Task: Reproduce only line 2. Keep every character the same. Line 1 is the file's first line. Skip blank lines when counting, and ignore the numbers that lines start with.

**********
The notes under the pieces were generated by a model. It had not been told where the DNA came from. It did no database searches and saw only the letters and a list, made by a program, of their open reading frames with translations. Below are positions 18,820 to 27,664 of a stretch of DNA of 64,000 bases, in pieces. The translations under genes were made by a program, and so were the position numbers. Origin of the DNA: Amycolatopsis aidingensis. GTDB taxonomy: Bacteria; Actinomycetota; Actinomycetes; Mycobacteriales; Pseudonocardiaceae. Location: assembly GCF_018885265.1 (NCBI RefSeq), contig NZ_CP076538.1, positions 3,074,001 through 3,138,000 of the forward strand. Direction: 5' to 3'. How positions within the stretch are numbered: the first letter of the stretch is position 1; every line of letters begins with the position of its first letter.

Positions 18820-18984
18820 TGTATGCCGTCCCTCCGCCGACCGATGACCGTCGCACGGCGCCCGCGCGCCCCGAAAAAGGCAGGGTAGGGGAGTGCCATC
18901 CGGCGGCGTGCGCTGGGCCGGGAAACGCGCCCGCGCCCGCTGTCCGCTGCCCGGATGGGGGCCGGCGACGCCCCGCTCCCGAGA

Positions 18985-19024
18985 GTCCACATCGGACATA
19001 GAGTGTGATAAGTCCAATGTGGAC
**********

Positions 18820-18984